Credit: Den Of Geek

It would've been better than what we actually got: Human Torch "Mandarin".

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Old 05-17-2016, 09:43 AM   #2
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Default Re: Iron Man 3 Main Villain Was Originally Set To Be Maya Hansen.

That would have been interesting.

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Old 05-17-2016, 02:20 PM   #3
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Default Re: Iron Man 3 Main Villain Was Originally Set To Be Maya Hansen.

Honestly, not even crazy about that idea. If they were going to do that, villain should've been Madame Masque. Could've been an interesting look at patriarchy there.

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Old 05-17-2016, 02:32 PM   #4
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Default Re: Iron Man 3 Main Villain Was Originally Set To Be Maya Hansen.

Eh. I prefer what we got.

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Old 05-17-2016, 04:19 PM   #5
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Default Re: Iron Man 3 Main Villain Was Originally Set To Be Maya Hansen.

Black never said the villain was intended to be Maya, so even if that was the case the title is a little misleading to that article.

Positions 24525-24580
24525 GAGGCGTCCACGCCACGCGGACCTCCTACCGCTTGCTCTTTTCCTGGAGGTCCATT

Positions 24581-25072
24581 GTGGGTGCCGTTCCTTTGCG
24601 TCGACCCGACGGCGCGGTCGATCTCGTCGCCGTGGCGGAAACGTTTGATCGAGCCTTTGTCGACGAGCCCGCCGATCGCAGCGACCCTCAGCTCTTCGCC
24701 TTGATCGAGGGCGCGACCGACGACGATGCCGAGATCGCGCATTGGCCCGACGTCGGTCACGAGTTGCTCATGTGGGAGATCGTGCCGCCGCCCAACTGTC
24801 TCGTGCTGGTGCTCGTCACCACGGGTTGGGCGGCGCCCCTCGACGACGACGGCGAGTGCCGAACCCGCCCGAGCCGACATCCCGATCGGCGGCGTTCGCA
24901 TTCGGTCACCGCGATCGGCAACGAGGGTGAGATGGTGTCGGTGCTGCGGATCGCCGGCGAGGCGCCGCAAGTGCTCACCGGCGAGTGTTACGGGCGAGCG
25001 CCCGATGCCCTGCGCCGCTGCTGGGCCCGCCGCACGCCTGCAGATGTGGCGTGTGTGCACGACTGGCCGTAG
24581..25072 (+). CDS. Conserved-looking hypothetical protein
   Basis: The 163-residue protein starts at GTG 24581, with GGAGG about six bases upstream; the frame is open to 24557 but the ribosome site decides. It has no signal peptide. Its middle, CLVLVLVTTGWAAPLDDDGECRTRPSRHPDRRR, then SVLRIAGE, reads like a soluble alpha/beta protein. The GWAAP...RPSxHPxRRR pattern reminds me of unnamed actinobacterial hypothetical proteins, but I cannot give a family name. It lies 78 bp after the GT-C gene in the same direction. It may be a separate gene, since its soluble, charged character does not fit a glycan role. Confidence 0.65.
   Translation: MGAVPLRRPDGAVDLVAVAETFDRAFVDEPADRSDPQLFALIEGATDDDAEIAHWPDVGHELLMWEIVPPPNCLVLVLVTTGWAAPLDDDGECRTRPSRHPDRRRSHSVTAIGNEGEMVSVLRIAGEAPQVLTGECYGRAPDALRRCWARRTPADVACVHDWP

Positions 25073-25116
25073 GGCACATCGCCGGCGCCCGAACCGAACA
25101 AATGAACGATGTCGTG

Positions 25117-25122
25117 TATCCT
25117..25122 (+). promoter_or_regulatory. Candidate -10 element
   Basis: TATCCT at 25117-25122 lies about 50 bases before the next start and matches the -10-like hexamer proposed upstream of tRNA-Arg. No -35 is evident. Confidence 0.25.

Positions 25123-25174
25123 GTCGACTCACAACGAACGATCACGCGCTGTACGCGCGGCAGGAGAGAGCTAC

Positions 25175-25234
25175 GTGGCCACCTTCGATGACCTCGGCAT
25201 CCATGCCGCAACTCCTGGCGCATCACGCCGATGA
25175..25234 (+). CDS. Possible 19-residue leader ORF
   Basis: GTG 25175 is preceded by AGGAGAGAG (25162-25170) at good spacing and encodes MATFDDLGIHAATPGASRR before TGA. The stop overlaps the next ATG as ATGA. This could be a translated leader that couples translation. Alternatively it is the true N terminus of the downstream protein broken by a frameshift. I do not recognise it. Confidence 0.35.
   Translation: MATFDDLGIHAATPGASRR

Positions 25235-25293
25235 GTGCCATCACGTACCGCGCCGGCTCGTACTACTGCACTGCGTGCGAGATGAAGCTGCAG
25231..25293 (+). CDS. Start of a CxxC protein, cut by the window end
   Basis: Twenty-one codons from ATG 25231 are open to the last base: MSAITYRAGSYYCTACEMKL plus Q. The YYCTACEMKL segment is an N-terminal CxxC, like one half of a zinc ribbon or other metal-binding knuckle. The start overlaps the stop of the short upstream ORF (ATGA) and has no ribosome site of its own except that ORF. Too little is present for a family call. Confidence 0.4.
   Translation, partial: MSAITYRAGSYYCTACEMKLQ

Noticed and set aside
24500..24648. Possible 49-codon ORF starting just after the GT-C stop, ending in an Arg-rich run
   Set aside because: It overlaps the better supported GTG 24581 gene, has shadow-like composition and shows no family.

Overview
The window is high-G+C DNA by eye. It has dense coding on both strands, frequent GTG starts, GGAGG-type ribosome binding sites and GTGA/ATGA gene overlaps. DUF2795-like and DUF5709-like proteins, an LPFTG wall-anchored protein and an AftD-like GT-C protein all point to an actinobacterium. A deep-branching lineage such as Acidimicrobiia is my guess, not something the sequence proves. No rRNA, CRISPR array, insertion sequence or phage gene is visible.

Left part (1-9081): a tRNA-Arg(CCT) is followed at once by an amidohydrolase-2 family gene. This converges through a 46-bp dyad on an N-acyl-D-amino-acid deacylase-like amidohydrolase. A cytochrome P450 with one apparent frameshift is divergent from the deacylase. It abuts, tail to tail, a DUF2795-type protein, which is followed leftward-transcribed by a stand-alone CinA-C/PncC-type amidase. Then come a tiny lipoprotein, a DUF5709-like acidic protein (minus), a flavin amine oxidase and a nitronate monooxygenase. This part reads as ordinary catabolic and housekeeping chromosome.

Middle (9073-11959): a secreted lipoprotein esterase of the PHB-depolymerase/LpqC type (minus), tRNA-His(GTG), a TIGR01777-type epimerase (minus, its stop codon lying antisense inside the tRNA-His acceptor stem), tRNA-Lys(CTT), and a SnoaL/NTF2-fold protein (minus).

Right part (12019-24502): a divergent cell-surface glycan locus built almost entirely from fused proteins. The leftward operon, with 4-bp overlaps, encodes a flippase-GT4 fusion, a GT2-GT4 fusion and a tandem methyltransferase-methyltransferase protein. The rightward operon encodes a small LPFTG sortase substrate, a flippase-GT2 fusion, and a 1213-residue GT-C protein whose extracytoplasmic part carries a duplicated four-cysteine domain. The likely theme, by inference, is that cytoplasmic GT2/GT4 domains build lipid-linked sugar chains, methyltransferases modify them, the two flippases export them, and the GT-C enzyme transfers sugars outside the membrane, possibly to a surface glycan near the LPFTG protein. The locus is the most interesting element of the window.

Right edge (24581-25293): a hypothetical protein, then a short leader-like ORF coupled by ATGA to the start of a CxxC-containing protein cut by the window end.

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Old 05-17-2016, 05:04 PM   #6
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Default Re: Iron Man 3 Main Villain Was Originally Set To Be Maya Hansen.

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If they were going to do that, villain should've been Madame Masque. Could've been an interesting look at patriarchy there.
That's a great point!

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Black never said the villain was intended to be Maya, so even if that was the case the title is a little misleading to that article.
*shrugs

I get the feeling Maya and Killian's role would've been reversed if Black had his way.

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Old 05-17-2016, 06:30 PM   #7
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Default Re: Iron Man 3 Main Villain Was Originally Set To Be Maya Hansen.

Killian was the Mandarin. He said it himself.

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Old 05-18-2016, 11:24 AM   #8
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Default Re: Iron Man 3 Main Villain Was Originally Set To Be Maya Hansen.